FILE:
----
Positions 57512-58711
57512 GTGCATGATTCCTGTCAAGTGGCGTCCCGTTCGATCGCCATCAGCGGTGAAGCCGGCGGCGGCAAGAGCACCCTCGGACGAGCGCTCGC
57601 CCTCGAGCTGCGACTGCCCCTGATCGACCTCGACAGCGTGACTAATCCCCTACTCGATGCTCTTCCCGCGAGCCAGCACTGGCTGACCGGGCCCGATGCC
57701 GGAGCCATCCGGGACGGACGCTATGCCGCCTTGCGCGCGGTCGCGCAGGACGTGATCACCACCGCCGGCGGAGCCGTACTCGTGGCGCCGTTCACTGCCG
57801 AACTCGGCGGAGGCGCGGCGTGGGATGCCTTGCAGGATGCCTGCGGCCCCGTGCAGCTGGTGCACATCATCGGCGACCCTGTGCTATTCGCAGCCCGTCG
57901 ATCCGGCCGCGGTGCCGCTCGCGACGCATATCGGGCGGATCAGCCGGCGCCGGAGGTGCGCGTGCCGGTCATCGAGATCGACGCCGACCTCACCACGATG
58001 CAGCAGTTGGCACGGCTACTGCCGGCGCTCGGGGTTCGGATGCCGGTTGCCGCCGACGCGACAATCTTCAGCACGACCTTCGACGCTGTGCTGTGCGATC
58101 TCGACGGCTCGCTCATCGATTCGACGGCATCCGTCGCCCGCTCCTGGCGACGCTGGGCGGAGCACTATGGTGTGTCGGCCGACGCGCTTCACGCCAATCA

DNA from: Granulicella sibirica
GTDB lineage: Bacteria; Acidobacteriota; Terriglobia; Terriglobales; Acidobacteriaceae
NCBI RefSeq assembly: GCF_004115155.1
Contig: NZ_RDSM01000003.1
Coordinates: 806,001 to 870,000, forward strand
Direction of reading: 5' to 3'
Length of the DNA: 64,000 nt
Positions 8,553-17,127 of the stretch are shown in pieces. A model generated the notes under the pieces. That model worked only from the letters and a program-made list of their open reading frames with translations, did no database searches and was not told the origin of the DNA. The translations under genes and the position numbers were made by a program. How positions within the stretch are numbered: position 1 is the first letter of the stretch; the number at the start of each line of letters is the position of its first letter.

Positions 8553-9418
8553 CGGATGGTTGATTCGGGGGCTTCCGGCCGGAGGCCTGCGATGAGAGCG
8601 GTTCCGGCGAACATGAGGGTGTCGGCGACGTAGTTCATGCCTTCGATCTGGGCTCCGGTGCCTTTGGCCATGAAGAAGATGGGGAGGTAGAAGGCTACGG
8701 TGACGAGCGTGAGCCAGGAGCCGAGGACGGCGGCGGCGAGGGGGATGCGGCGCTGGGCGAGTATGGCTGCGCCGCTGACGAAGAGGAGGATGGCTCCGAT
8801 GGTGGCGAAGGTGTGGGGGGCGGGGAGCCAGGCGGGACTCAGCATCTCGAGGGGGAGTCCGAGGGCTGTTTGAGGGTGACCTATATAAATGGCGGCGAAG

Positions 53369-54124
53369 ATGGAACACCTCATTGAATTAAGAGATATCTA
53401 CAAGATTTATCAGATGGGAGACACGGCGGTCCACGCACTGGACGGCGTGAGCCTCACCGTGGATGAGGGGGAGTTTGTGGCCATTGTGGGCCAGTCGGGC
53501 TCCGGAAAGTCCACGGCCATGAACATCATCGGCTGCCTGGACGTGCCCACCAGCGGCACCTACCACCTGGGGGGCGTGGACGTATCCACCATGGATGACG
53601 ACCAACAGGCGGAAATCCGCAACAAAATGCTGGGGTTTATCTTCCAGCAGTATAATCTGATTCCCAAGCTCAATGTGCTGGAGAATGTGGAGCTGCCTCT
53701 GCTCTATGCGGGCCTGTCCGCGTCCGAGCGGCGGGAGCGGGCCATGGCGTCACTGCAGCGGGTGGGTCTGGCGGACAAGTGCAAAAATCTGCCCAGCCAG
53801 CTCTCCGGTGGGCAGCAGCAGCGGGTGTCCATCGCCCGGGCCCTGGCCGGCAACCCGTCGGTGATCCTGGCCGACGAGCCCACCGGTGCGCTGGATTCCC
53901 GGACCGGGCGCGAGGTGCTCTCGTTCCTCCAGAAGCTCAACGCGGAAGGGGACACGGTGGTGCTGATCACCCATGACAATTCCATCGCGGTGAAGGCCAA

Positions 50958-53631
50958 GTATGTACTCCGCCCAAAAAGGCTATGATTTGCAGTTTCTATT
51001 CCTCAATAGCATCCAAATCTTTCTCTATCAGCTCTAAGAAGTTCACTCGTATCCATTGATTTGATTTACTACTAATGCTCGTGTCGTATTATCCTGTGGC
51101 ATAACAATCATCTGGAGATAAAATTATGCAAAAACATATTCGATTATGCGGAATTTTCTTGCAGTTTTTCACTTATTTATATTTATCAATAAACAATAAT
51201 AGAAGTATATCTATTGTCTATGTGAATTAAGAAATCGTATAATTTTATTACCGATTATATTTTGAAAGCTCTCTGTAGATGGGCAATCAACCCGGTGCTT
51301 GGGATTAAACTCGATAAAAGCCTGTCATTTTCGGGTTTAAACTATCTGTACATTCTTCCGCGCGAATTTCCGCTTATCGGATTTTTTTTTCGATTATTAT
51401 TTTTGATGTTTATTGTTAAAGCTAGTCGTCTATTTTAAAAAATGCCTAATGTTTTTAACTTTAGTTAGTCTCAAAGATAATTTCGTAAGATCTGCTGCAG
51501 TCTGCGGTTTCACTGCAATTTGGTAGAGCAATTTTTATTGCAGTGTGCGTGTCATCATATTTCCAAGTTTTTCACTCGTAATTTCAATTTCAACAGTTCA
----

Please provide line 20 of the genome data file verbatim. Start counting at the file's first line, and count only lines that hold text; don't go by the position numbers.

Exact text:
8701 TGACGAGCGTGAGCCAGGAGCCGAGGACGGCGGCGGCGAGGGGGATGCGGCGCTGGGCGAGTATGGCTGCGCCGCTGACGAAGAGGAGGATGGCTCCGAT